Mexican Immigration Essay, Research Paper
I am a sixteen-year-old boy from southern Mexico City. My family lived in poverty and when my father was killed in an accident the flow of money abruptly stopped. My brother, fifteen-year-old Jose, and I am planned to cross the border and head to the United States. The two of us tried to scrounge up enough money to hire a coyote to help us across, but we both decided that we?d be better off if we kept the money for unexpected expenses. We said our final goodbyes to our family and set off early in the morning. Even though it was morning it was still extremely hot outside, but that was normal July weather in Mexico. The rest of the city was quiet, except for a few stray dogs wandering aimlessly through the streets. We worked in the mountains collecting coffee beans that year, so we both knew the mountain routes very well, and decided to cross there.
We got to the mountain trail at one in the morning, hoping to get to the United States by at least five o clock. We knew that we probably couldn?t but gave it a try anyway. We reached the bordering fence at about five thirty, but the easy part was behind us. We knew that this was the ideal time to try to cross the border, but what we didn?t know is that the border patrol agents knew that too, and were waiting for the illegal immigrants, during the time of the year that it will be easiest to find jobs. An agent caught my brother abruptly, but I managed to hide in a nearby bush so the agents couldn?t see me, but I sure could hear them. They made snide remarks about the Mexicans and were talking about how the poverty-stricken Mexicans shouldn?t be allowed in the country at all. In two hours when I hadn?t heard their voices for quite a while, I got up and started walking to the distant lights of San Diego. It was a long walk, about two hours long. I met with a man named Remundo Gomez, who told me where to go to find a farm in need of cheap labor.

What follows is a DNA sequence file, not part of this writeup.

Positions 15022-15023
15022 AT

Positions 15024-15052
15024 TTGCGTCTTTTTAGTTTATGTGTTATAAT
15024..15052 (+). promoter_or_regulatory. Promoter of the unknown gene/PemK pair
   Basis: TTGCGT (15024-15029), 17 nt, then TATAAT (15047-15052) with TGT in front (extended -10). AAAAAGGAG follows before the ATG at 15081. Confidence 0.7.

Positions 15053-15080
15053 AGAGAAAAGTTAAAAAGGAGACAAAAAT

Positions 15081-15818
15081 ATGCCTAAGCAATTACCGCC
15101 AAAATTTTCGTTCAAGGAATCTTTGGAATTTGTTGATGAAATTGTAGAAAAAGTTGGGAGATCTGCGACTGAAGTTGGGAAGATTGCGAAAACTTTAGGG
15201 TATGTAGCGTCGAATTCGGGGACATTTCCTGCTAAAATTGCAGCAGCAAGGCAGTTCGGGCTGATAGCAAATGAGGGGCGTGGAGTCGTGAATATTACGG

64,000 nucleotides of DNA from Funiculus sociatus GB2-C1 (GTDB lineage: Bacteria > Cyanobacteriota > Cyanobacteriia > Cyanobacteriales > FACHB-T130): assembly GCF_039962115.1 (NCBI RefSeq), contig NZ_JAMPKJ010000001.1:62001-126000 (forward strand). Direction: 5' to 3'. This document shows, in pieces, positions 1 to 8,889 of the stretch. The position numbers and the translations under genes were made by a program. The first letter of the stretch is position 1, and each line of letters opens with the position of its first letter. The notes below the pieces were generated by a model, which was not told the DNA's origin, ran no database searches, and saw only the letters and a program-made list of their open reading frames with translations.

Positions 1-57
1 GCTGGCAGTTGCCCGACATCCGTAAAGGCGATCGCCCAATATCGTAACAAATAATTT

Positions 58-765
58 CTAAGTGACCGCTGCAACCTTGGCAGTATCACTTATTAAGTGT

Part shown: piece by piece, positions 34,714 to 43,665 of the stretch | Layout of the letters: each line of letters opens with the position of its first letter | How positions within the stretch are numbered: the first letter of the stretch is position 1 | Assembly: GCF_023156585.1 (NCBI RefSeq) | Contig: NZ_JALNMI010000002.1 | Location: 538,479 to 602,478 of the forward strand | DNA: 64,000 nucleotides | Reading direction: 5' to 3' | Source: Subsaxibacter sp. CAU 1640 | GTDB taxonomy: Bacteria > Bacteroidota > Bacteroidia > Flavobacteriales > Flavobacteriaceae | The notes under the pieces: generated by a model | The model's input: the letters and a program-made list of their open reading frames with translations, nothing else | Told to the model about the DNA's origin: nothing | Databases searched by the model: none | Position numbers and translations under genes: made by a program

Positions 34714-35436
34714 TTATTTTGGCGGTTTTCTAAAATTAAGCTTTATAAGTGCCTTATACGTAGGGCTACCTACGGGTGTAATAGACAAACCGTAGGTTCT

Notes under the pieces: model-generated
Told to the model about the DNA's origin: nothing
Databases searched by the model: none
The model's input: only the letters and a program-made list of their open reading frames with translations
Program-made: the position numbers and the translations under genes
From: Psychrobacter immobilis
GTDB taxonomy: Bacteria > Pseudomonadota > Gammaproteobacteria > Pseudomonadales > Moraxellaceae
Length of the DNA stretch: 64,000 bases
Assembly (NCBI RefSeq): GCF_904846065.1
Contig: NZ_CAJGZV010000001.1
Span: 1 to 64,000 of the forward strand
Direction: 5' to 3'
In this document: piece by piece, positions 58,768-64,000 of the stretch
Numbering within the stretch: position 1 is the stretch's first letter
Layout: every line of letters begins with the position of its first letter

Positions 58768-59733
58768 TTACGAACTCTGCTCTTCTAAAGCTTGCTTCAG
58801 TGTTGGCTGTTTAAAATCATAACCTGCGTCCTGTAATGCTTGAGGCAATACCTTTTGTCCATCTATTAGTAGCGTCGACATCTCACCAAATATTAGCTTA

The farm was way out in the country, but I lived on the farm so I didn?t mind too much. The pay was three hundred dollars a week, which was like a fortune compared to my old pay of three dollars a day. The boss had a little difficulty in understanding me not because my Spanish was bad, but because he only understood English. You?d think that a man who works with purely Mexican Immigrant workers, who only speak Spanish, would have learned the language by now.
There was no diversity at the farm, everyone was Hispanic, and all of the wealthy Americans live back in the big cities like Los Angeles and New York City. They had all of the great paying jobs of over a thousand a week, or almost everyone. Although I haven?t met anyone who has less that a four digit weekly pay, I?m sure that they?re out there.
The following days were harsh, trying to understand what to do from the English-speaking boss. I got most of the instruction right the first time, but I forgot to reseed a small patch of strawberries and got yelled at because of it. With all of the extra money I made I was able to send about and hundred dollars home every month for my family. They?re always grateful, or at least I think, I haven?t gotten a letter back from them yet.
I live with a group of other immigrant Mexicans. Together we retain our Mexican language and heritage, at least for now. I can see that future generations will become Americanized and lose some of their culture and heritage. The best we can hope for is to blend the best of both cultures.